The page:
Sand dune, or locally known as Gumuk Pasir, is a hill of loose sand built by wind or water flow processes which might occur in different sizes and shapes. Apart from being a very unique coastal area natural phenomenon, sand dune is also a newly emerging tourism destination in southern region of Yogyakarta.
For those who wants to enjoy a desert-esque landscape while still enjoying a relaxed sea breeze, this is absolutely the place to be.
For Mathilde Mallet and Maxie Elisa Netzhammer, two German students enrolling in SCS-CEL UGM program who belongs to sub-unit two and three from Grogol X village Bantul unit, the Parangtritis Beach sand dune comes calling. As quoted from Maxie’s SCS-CEL story, their unit assignment was to initiate the sand dune conservation program, in which they also have to consider a restructuration process to improve this tourism magnet. Working together with 28 other Indonesian students, their unit dove in to the SCS-CEL program at the 6 th of November 2015.
Immediately after their first meetings with Grogol X locals, both Mathilde and Maxie are convinced that people’s opinion are divided in the sand dune topic. Some wanted to sell the sand, some wanted to grow plantations on it, while some others wanted the sand dune to be concentrated as a tourism object. This fact alone gave Mathilde and Maxie a new perspective on natural resource management-related conflict; it is not possible for them to just come and offer solutions without first understanding the local context of the conflict.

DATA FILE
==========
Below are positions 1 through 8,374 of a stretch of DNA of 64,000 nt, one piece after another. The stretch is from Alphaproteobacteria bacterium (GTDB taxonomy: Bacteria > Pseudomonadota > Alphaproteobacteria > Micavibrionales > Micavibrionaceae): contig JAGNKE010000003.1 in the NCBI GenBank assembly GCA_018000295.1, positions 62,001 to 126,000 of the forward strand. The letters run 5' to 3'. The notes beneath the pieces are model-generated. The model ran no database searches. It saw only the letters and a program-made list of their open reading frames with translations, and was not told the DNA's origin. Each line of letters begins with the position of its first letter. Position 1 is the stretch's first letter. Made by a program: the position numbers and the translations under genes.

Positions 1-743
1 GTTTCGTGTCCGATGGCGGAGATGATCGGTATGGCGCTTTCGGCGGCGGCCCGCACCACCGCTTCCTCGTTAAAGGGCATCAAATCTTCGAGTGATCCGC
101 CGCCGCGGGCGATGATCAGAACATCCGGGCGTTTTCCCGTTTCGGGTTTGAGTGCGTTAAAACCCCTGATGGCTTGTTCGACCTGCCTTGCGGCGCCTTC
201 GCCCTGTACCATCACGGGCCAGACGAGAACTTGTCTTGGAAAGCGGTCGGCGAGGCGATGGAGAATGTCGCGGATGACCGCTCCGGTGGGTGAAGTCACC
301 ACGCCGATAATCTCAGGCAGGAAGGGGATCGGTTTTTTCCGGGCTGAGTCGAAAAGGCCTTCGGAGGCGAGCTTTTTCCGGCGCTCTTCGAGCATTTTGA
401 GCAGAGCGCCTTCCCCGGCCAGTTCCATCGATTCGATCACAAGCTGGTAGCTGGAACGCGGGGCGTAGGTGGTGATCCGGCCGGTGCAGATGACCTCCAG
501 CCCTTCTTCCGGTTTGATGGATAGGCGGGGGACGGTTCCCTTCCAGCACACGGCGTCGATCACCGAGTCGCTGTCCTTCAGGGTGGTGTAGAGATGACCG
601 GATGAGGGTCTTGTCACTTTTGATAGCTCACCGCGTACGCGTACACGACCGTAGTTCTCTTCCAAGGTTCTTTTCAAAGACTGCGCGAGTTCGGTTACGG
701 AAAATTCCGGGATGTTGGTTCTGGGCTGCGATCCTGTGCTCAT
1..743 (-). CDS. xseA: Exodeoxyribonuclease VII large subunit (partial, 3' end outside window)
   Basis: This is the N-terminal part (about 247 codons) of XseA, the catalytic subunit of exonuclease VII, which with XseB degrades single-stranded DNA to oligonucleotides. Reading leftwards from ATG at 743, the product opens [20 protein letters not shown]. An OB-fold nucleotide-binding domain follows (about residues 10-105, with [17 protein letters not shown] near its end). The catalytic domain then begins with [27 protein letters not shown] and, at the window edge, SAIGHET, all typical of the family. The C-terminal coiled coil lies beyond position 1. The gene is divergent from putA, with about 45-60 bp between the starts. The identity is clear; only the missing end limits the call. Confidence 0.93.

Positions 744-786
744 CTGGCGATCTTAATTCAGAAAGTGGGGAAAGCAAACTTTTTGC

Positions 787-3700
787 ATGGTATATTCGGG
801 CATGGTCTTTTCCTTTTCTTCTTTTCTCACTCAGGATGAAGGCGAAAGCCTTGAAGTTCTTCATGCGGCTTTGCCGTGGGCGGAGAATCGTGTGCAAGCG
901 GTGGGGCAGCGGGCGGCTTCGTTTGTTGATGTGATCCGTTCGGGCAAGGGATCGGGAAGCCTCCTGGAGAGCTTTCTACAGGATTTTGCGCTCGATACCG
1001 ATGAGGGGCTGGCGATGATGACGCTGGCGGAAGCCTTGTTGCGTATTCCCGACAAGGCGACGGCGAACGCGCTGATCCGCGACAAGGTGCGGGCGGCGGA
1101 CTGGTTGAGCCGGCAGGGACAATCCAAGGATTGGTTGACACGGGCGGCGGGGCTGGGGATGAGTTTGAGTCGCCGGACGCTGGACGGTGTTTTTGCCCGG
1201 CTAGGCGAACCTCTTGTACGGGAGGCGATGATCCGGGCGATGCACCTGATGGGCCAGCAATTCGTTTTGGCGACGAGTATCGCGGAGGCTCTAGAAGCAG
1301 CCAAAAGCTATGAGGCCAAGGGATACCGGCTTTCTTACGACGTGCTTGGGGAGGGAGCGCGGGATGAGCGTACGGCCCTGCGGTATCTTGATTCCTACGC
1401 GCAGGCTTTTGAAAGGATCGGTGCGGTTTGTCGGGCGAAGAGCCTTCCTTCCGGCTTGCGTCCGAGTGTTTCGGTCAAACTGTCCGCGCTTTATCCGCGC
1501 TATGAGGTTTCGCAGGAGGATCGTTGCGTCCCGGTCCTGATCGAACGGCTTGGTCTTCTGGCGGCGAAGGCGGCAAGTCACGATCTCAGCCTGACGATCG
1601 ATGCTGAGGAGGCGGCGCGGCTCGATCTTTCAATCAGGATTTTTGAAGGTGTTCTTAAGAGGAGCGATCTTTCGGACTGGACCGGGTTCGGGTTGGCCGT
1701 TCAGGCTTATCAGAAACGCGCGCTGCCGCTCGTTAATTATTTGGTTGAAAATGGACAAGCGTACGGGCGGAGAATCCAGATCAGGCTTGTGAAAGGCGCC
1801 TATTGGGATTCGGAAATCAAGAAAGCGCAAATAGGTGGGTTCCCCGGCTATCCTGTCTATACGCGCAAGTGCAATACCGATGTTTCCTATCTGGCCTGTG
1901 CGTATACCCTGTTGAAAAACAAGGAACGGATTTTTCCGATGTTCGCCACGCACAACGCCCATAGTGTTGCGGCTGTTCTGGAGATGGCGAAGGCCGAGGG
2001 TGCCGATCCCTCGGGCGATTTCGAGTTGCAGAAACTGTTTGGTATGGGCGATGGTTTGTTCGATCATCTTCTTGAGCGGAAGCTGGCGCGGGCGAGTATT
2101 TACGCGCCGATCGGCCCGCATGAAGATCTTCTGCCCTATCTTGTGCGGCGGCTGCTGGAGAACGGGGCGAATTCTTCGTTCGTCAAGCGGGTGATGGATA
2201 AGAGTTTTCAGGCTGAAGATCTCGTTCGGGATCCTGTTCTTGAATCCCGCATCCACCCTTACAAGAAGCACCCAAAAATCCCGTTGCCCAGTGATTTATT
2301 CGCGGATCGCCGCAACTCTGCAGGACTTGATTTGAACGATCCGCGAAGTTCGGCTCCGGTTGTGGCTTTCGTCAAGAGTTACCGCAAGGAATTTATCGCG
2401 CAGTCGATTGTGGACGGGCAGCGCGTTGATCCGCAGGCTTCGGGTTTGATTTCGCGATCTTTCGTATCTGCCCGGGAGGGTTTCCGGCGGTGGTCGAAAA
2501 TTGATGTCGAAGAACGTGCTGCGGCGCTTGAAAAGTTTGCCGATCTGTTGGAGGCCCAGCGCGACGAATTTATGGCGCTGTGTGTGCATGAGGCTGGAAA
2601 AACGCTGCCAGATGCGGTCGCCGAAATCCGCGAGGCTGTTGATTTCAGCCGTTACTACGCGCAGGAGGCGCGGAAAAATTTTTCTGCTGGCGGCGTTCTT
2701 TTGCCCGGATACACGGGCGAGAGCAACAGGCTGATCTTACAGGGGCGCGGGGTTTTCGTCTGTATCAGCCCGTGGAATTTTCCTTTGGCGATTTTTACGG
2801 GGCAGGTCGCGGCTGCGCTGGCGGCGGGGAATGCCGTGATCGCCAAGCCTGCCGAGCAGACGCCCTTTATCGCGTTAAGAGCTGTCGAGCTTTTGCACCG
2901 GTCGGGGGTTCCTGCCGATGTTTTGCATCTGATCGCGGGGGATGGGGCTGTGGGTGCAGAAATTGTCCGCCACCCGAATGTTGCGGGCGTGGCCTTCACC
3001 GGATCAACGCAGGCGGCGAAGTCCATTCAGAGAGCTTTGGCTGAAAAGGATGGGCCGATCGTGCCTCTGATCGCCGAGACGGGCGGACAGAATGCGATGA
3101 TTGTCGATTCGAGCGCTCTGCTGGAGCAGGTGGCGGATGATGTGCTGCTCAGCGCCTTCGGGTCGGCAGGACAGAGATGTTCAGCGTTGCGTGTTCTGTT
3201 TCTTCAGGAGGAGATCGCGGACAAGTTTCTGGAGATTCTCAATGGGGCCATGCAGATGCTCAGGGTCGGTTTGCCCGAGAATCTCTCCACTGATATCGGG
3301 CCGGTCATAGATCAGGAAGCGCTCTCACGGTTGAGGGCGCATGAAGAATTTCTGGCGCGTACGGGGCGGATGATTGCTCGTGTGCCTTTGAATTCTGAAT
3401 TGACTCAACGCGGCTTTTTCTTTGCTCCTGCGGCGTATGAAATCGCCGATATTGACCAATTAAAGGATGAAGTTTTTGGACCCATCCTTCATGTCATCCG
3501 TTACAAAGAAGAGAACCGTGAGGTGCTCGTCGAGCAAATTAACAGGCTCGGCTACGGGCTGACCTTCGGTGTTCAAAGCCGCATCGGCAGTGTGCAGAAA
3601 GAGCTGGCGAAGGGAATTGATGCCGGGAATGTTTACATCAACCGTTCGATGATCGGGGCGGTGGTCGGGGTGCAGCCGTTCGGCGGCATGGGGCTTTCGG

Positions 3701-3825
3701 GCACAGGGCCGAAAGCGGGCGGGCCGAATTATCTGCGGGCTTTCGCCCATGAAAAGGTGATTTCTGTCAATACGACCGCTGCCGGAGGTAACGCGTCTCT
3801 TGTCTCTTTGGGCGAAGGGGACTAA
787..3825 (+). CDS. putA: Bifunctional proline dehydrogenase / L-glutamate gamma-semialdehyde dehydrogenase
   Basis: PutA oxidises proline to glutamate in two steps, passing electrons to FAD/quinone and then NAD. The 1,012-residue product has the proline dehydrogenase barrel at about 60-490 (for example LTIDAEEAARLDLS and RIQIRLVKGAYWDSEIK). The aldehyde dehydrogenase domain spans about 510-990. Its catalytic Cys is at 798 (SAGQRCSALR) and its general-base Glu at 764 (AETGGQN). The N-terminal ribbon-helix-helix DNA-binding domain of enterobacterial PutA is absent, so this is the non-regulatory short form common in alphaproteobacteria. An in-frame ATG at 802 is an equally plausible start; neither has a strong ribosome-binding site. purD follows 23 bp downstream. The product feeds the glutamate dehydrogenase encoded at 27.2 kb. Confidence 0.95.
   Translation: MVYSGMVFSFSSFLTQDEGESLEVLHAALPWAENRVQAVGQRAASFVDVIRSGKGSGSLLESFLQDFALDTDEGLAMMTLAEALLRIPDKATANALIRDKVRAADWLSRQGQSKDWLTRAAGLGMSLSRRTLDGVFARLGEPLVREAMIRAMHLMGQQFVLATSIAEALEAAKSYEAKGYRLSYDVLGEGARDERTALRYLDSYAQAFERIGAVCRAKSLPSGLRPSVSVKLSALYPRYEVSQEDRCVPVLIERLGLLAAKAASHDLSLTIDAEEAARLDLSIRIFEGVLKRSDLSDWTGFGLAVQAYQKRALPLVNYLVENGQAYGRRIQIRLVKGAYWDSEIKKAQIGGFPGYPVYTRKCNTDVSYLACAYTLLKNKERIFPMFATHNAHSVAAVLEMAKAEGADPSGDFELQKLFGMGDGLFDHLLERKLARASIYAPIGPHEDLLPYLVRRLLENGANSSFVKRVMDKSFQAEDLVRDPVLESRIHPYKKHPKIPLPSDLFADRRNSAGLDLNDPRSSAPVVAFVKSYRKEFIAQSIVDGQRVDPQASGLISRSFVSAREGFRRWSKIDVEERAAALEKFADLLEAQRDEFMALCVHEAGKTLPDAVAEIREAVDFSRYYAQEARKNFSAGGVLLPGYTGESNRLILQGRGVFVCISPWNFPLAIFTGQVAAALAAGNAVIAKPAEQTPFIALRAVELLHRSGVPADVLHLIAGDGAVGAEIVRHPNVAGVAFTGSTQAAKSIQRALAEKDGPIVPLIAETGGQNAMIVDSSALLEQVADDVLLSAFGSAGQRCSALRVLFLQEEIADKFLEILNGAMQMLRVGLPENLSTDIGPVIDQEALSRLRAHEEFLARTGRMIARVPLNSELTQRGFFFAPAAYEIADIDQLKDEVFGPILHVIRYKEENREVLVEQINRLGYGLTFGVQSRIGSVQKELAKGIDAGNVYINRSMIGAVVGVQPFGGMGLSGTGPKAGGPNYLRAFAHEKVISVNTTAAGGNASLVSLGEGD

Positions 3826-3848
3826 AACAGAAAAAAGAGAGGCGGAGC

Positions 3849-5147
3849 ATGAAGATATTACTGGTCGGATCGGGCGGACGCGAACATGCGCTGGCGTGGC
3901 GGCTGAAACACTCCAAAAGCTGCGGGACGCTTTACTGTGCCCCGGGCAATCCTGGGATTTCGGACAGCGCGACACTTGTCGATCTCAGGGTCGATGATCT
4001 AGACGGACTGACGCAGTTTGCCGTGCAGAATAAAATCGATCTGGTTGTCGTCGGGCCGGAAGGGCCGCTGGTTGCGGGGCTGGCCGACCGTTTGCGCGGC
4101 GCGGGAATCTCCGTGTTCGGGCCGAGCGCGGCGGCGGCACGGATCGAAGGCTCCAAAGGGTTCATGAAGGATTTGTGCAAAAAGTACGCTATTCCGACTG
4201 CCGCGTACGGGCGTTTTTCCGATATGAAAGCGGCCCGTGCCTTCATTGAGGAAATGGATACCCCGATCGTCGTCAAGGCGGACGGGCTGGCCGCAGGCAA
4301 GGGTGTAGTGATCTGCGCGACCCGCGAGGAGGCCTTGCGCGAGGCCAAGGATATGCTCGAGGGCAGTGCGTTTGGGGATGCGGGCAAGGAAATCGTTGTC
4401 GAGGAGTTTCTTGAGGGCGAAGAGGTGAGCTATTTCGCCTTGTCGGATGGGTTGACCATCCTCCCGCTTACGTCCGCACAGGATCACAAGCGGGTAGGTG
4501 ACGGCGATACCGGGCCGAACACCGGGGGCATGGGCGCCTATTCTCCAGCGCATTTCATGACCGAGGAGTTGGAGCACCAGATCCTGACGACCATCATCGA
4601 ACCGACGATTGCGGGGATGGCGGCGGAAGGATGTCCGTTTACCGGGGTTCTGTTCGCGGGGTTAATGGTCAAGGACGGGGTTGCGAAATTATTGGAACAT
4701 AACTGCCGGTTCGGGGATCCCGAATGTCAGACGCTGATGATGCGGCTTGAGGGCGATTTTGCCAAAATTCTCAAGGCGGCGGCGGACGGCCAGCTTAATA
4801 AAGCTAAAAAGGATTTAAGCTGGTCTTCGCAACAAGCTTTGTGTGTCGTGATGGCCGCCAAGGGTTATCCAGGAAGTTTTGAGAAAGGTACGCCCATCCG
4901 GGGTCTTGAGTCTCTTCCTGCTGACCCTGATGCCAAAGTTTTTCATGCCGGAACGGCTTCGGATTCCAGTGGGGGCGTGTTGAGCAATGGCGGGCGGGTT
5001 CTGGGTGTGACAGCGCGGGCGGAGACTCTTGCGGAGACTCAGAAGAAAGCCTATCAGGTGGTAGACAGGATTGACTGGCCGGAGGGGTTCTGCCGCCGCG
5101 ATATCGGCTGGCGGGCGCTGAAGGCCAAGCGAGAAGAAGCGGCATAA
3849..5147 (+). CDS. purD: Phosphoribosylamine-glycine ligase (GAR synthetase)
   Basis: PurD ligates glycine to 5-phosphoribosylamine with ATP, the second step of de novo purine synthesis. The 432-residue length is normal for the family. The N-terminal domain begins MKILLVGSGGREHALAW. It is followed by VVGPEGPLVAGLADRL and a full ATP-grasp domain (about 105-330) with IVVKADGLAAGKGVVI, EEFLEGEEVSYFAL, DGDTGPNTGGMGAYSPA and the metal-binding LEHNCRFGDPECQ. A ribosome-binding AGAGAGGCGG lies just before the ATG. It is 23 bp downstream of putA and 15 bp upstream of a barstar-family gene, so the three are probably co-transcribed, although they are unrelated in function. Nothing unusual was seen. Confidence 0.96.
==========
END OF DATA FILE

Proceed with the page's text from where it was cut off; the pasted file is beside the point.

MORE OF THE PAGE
This realization led Mathilde and Maxie to tackle the issue from another entry point: education. Both of them then went to the local youth groups, or Karang Taruna, who took care of the sand dune and rent sandboards for tourists. Their main objective was to educate the Karang Taruna on the importance of sand dune conservation for a sustainable ecology, while also teaching them basic hospitality skills needed when engaging with international tourists. Mathilde and Maxie also went to local elementary and junior high schools where they socialized information on sand dune while also teaching English and German to the students. Surprisingly, the students are also proactive in teaching Mathilde and Maxie Indonesian words and culture. For both of them, this was a very precious cultural exchange experience in which they’ve broaden their minds to accept cultural diversities.
At the end of their program, Mathilde and Maxie were very happy to gain new knowledge on the contextualization of conflict in both local and global scale. In an era of global society where conflicts are more likely to happen, both of them are now capable to also offer alternative solutions through their experiences in UGM’s SCS-CEL program.